When nighttime arrives and everybody goes to sleep, Kiril keeps on praying, tormented by his memories.
The next day, after the 7th vote having been void as well, Cardinal Rinaldi (Vittorio de Sica) takes a privilege of church law to openly proclaim Kiril Lakota as his choice. Lakota, Rinaldi says, has preached and suffered imprisonment because of his faith, and he has the strength of personality to adapt the doctrine of the Catholic faith to modern times. Although Lakota is reluctant, other cardinals join in the proclamation, and Cardinals stand up and finally Lakota accepts.
Gelasio (Arnodo Foà) has set out three robes, as is the custom, to accommodate the newly elected pope, whatever his size. David feels completely shocked when he, with all the rest of secretaries, sees Kiril as the new Pope. Kiril chooses his own name to carry, as it was the name of the first preacher who "carried the Gospel" into Ukraine.
All the public falls silent when they see it's Kiril. Then, the public cheers, and Faber says that, with the world on the verge of a crisis, it's impossible to know what the possible ramifications may be in the future.
INTERMISSION - ENTR'ACTE
Kiril wants to keep David close to him, although the rest of the cardinals disagree. Kiril thinks he's an honest man in spite of his wrong opinions. He also wants time to act and pray, changing things. Igor Bounin (Frank Finlay) comes to talk to him, with a gift from Kamenev, some sunflower seeds. Kamenev still thinks that Kiril could see the right word at the right place. Bounin, under other name, was one of the torturers of Kiril under his interrogation. Bounin, on behalf of Kamenev, says that in two months' time there will be war, and that the only solution is that Kiril speaks to China on behalf of the Western countries, and to the Western countries in behalf of China. Kiril dictates his answer: it's a risky thing to do and needs more time to think about it.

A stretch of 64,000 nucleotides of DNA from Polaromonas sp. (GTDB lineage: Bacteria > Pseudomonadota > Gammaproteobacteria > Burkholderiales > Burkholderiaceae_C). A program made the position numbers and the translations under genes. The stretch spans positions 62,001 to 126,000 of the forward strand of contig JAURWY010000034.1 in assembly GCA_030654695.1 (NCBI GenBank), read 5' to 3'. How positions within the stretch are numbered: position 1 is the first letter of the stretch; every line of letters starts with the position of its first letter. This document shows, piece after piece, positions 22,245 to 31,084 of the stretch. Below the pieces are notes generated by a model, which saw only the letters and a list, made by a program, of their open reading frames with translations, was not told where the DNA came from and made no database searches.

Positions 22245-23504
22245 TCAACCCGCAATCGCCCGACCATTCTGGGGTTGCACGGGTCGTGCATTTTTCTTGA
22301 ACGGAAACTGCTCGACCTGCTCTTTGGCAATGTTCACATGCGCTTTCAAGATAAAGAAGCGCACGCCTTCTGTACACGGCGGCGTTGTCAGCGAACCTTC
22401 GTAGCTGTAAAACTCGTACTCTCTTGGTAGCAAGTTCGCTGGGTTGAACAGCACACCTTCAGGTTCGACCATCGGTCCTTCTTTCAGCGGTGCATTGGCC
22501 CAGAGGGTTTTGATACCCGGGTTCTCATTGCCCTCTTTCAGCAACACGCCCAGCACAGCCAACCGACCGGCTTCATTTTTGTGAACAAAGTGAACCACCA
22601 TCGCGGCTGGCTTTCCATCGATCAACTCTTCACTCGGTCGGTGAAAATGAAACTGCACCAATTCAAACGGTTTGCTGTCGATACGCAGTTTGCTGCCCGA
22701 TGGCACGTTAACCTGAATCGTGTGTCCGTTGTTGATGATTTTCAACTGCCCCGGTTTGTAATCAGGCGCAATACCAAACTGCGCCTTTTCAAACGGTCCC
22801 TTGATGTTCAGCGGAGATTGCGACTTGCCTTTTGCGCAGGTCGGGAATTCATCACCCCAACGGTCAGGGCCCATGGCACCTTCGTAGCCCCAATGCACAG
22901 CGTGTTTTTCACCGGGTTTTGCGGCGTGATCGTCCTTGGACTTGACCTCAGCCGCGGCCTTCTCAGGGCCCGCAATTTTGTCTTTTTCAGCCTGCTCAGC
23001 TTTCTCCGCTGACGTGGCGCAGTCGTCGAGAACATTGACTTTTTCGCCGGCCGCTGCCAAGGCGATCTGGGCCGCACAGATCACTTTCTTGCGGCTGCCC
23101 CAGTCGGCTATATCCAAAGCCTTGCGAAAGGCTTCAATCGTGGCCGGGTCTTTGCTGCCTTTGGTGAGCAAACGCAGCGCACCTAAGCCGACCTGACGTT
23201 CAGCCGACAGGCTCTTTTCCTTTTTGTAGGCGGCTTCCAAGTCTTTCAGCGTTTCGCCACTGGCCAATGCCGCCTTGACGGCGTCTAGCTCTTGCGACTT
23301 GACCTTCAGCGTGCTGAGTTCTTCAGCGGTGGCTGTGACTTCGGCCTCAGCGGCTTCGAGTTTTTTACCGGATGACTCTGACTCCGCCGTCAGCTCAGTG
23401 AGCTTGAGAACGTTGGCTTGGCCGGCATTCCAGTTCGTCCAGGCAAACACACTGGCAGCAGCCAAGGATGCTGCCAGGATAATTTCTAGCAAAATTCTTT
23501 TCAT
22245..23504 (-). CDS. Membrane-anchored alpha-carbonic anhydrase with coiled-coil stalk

Chiara meets George at the zoo. His wife has followed them there, and sees them together.
Kiril wants to talk with Gelasio, who's always busy with housekeeping. Gelasio says that Rome inhabitants will make jokes about the foreign pope, but in time they will get used to it. Kiril has an idea and asks Gelasio to give him a black dress and beret like a normal priest. Kiril goes out to visit Rome, and sees a painter painting, the heavy traffic, people going out having fun, the poor noisy neighborhoods, where Dr Ruth Faber almost runs him over. She asks him to go the a chemist's nearby for some medicines. He goes, but hasn't got any money to pay. The pharmacist trusts him and gives him the medicines. The dying man and his family (Leopoldo Trieste) is a Jew, so he prays in the typical Hebrew way. Kiril and Ruth bade goodbye, and he says "shalom" to everybody. Kiril used to work with a rabbi in the Siberian camp. On their way out, they see a couple kissing and caressing. Ruth is only worried about his failing marriage. They talk. He tells him to find the love she used to feel. However, the Pope's security is awaiting outside, so they can't go have dinner.